Category: Addiction

Do you cover up?

Almost instinctually, people have a tendency to cover up for their friends and relatives with substance abuse problems because of the heavy stigma associated with addiction. However, covering up can be really harmful for everyone involved. Here is a scenario:

Mary and Rob have been married for several years. Both are professionals with great careers and their kids are on the school’s honor roll. Rob was always a heavy drinker – he drank with his college buddies, he drinks with the guys after work, at sporting events and any occasion he can find. Mary has noticed changes in Rob’s behavior – he’s more sluggish in the morning, his temper is shorter when he’s drinking. Rather than discuss the issue with Rob, she covers up for him in front of friends and relatives – “oh, he’s had a rough week at work, he’s not been sleeping well,” and so on.

The longer Rob’s drinking and Mary’s cover ups continue, the risk increases that Rob will develop long-term health issues associated with alcohol, his career will suffer, or if he is one to drink and drive, he’ll be involved in an accident.

While Mary is busy covering up for Rob, their kids are now old enough to see what is happening. Is this normal? “Will mom cover up for me as she does for dad if I use drugs or alcohol.” They see this behavior as acceptable.

If you find you cover up for a loved one, you may be doing more harm than good. Read our related blogs, “Getting past the stigma of addiction” and “How to get help for someone with an addiction.”

Pathways provides 28-day and extended care treatment programs for adults with substance use disorders. In addition to engaging clients in the 12-Step process, the program also focuses on setting boundaries, developing coping skills and handling trauma. If you, or someone you know is in need of substance abuse treatment, contact Pathways for more information at 855-349-5988.

What to do when your parent turns to drugs or alcohol? Part 3 of 3

Last week, we began our three-part blog series on the increase of substance abuse in our senior population. To recap the first two blogs, we addressed reasons why we are seeing an increase of substance abuse in the senior population (stress, boredom, comfortable taking medications, etc.) and warning signs of substance abuse (falls, change in attitude, increasing the amount of medication taken, multiple doctors/pharmacies, etc.). Today, we’ll discuss the sensitive topic of speaking to your parent if you suspect a problem.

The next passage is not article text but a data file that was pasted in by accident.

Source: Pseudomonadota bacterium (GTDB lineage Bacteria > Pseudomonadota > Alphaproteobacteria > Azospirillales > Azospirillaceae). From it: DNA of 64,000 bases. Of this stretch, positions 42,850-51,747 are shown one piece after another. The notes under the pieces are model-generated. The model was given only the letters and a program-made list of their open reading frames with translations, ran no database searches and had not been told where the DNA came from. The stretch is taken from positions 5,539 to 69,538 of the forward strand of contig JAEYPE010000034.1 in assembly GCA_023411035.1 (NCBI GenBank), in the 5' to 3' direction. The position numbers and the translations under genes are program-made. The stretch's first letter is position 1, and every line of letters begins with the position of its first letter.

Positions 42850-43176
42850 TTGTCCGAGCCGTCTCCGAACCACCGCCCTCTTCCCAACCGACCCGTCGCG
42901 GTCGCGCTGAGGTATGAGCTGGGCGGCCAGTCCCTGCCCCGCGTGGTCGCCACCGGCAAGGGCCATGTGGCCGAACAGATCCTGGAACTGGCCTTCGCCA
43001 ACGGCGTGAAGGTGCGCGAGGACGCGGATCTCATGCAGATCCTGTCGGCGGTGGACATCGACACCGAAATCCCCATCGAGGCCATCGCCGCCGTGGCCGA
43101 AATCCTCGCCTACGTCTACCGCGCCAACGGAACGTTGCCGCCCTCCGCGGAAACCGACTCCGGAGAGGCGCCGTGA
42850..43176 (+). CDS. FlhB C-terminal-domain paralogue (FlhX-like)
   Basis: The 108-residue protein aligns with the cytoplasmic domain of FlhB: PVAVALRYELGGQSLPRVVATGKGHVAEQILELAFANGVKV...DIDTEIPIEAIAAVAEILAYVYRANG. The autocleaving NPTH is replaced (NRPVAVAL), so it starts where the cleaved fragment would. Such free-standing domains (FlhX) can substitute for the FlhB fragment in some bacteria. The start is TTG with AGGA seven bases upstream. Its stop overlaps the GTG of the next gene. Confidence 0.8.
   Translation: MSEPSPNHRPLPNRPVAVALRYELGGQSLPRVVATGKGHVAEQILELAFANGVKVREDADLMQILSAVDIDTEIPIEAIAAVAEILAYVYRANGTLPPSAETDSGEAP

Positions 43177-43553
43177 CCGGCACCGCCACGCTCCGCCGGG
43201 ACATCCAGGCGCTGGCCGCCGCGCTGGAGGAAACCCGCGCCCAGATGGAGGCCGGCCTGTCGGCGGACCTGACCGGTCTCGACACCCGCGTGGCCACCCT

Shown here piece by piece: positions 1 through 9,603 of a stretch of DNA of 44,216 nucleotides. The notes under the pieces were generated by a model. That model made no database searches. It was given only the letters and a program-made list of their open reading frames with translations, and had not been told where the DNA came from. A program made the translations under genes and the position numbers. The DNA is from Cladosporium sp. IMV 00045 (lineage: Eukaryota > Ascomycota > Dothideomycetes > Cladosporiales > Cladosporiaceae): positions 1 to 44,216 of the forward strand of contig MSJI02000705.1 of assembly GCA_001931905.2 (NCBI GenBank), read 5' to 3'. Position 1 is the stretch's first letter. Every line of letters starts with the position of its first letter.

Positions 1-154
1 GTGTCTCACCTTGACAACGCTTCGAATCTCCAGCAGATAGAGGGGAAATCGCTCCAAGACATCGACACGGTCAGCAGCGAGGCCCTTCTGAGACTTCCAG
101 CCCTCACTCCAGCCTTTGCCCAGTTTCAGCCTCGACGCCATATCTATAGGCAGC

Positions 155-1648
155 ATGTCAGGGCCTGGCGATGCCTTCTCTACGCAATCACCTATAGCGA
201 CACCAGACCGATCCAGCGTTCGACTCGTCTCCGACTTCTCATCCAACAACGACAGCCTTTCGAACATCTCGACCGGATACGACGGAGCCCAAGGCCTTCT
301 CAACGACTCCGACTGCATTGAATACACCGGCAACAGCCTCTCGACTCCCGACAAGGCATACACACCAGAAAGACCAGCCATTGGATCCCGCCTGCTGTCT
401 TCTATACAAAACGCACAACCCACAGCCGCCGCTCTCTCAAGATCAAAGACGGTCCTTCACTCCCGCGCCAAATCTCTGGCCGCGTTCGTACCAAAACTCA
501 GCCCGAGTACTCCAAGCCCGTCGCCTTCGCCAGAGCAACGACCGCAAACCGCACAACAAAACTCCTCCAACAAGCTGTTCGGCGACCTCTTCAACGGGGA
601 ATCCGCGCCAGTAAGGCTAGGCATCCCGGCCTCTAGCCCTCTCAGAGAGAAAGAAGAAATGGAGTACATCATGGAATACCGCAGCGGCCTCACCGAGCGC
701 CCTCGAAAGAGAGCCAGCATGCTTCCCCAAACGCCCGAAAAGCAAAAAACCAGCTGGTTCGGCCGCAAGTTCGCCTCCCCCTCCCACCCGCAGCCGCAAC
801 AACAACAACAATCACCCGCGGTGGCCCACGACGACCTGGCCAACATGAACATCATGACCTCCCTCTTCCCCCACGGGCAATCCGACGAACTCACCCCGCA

For most people, certain topics are hard to discuss with your parents. When you raised kids, you likely grappled with the dreaded talk about drugs with them. Now, it’s your turn to have “the talk” with the person who raised you. This could go easier than you may expect. Here are a few guidelines to keep in mind.

1 – Make sure they know you are not judging them, but concerned for their well-being.
2 – Don’t be confrontational, be supportive.
3 – Speak to the individual before they start drinking – maybe in the morning.
4 – Do not dig up problems from the past – your focus is on now and the future.
5 – Be direct, do not coddle them. Speak to them as a peer.
6 – Approaching the topic may need to be done in steps.

Here are a few examples of how to get things started.

1 –“I noticed that you have a lot of prescriptions you take daily. Can you tell me what each one is and how it helps you? This gives you an opportunity to assess their situation and its good information to know should they ever be hospitalized.” If you see multiple and/or high dosage painkillers, inquire if this is safe and healthy. We often hear, especially in the senior population, “the medication must be safe, the doctor prescribed it.” When a person has multiple doctors and specialists for varying ailments, communication between medical professionals does not always exist. Each will prescribe medications for specific concerns, but when combined, the medications can interact causing a negative effect. Suggest accompanying the individual to the next medical appointment to see if the doctor can evaluate the combination of medications being taken. Reluctance to this idea could signal a red flag, but maintain a firm stand. Raise your concern that many of these medications are addictive, see if the doctor can scale back prescriptions and find alternate non-opioid treatments such as over-the-counter medications, exercise, and physical therapy.

2 – If the person is drinking excessively, let them know you are concerned. If you suspect it is the result of boredom, try to engage them in social activities where alcohol is not present. Remind them that drinking and taking medications can be very dangerous. If the problem persists, encourage them to speak to their doctor and attend the appointment if possible.

A few factors will make this process easier for you. Most seniors respect their doctors and are willing to follow medical advice. Surprisingly, most seniors will be happy to have your support and won’t be resistant to seeking help. Often, tolerance to drugs and/or alcohol decreases with age leaving them feeling “fuzzy” and confused. Feeling “normal” again will be welcomed.

Related Blog:  Communicating with Someone Who Has an Addiction

Pathways provides 28-day and extended care treatment programs for adults with substance use disorders. In addition to engaging clients in the 12-Step process, the program also focuses on setting boundaries, developing coping skills and handling trauma. If you, or someone you know is in need of substance abuse treatment, contact Pathways for more information at 855-349-5988.

What to do when your parent turns to drugs or alcohol? Part 2 of 3

Earlier this week, we began our three-part blog series on the increase of substance abuse in our senior population. To recap our first blog, we said so often, when we speak about addiction and finding help, we speak in terms of helping parents find help for their young-adult children. Periodically, we talk about getting help for your spouse. However, we seldom discuss what happens when it is time to find help for your parents. Part one discussed some of the reasons why addiction appears in older adults. Now, we will discuss warning signs that your parent may have a problem with drugs or alcohol.